Good Old American Ingenuity Brought About by Laudable Efforts
Essentially the Deepsouthwest Geocaching Project (DPG) came up with its own brand of a scoring system that assigns points to specific caches based on the amount of times they’re found. It’s called the Challenge Point (CP) System. As most geocachers know, the traditional scoring system found on Geocaching.com, awards one point for each cache found, whether it was an arduous physical or mental challenge to find or not. The DPG found something awry with that point system, so they created one to suit their own theories.
But as long as we’re highlighting this vast and stoically beautiful southwestern territory within our great nation, because you’re obviously interested in opportunities there, you should take a gander at Popular Geocaching Spots in the Imperial Valley of California. Fans of intriguing natural wonders and unique geological features might like a few of the geocache sites highlighted there. The Spanish wandered that area in the 1500s, but if you happen to find any valuable Doubloons there, they’re mine (they fell out of my pockets), so please return them to me. But more importantly, some of your cache finds may also count toward winning points for the Deepsouthwest Geocaching Project.
So the DPG proffers something called the Effort Avoidance Theory (based on a slightly dismal assessment of human behavior), which basically states that most cachers will try and find the easiest caches (the cache-and-dash variety) to rack up points quickly. But in a nut shell, the CP system awards fewer points for the most found geocaches under the assumption that the least found caches are much harder to find. Therefore, cachers will be awarded for their efforts and accordingly venture further into the nether regions of the “Deep” South West.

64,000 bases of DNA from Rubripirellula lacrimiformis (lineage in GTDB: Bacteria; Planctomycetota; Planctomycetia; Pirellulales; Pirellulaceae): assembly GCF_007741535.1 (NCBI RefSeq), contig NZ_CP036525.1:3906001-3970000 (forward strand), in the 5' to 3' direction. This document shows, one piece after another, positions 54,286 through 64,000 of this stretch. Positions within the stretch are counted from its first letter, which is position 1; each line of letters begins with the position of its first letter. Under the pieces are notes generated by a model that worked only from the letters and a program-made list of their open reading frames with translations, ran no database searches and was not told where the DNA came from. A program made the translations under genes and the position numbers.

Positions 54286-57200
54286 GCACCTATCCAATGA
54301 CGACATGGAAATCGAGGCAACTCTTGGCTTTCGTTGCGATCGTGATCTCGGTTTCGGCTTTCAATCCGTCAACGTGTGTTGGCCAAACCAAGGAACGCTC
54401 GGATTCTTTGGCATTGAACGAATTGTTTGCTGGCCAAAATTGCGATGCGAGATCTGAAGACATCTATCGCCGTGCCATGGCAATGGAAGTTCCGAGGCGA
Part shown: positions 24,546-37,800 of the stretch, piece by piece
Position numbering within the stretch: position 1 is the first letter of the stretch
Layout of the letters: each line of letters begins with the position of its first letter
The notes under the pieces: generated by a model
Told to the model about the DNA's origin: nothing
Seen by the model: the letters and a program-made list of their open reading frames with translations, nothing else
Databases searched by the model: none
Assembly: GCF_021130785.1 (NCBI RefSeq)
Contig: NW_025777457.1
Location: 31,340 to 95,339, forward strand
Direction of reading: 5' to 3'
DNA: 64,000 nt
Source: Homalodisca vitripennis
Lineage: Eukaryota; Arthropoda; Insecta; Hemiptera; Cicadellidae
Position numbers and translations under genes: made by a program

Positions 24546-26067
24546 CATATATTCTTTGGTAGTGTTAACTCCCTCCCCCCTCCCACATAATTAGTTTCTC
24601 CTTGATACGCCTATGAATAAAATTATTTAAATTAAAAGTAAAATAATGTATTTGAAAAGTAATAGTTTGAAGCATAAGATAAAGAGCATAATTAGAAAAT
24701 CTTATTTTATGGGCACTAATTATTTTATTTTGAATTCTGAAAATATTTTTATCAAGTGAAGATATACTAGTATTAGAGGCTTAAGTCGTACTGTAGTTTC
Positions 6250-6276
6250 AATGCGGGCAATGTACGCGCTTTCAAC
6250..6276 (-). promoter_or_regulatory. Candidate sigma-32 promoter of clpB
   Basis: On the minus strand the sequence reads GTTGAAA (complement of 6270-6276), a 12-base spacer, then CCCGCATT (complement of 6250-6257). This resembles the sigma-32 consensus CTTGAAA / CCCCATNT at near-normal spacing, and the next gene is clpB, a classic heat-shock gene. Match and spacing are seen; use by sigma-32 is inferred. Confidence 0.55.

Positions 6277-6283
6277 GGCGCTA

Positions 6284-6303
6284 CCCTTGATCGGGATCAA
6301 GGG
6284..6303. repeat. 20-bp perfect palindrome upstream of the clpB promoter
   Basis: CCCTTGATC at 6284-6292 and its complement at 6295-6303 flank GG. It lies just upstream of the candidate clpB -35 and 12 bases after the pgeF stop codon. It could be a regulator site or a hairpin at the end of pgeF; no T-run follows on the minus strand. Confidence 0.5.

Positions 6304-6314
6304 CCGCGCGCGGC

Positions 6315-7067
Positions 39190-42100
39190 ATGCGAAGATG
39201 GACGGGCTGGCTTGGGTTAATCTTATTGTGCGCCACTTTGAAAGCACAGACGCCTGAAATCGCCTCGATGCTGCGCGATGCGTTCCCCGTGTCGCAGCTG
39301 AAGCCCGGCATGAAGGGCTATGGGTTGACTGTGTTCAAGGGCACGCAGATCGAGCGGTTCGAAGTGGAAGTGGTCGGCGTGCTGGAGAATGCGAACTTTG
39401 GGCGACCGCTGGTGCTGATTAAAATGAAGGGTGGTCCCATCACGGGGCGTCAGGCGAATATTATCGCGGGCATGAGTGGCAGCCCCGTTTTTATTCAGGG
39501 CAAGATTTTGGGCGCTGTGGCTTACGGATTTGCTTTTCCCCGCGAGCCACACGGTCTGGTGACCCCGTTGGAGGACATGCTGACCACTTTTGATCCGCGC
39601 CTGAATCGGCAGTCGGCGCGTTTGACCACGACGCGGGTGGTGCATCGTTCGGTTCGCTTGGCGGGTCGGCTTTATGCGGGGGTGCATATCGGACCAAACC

Hardscrabble Southwestern Spartans
I’ll provide a link at the bottom of this article to the official website for the DPG which explains the CP point system in great detail. The DPG territory includes Nevada, Utah, Colorado, New Mexico, Arizona, and a small portion of the part of California that’s in the same neighborhood. The map image shown here delineates the DPG boundaries. On their site, you can use this Google Maps function to zoom in closer for cache locations.
One of the main points of the DPG is to encourage geocachers to go farther afield, as opposed to the easy ones right off the road or under a lamp post. For a quick rundown on the characteristics that make for a really demanding cache hunt, read The Most Physically Challenging Geocaching Sites. You’ll learn how to spot these sites on Geocaching.com using the star system, meaning five stars is the most difficult to find.
The DPG is responsible for tallying a lot of statistics about caches in the region. From the most found caches to the least found, the data is on their website. In fact, those statistics are used to determine the point value which has more points awarded for caches that are found less. In order to be rated on the DPG website, you must have at least 20 finds and 200 Challenge Points. So if you want to get involved and get yourself, or your team, on the leader board, you’ve got a lot of caching to do and the easy finds won’t bring in a lot of CPs. For all the details to help you become familiar with this unique twist on completive caching, visit the official Deepsouthwest Geocaching Project website.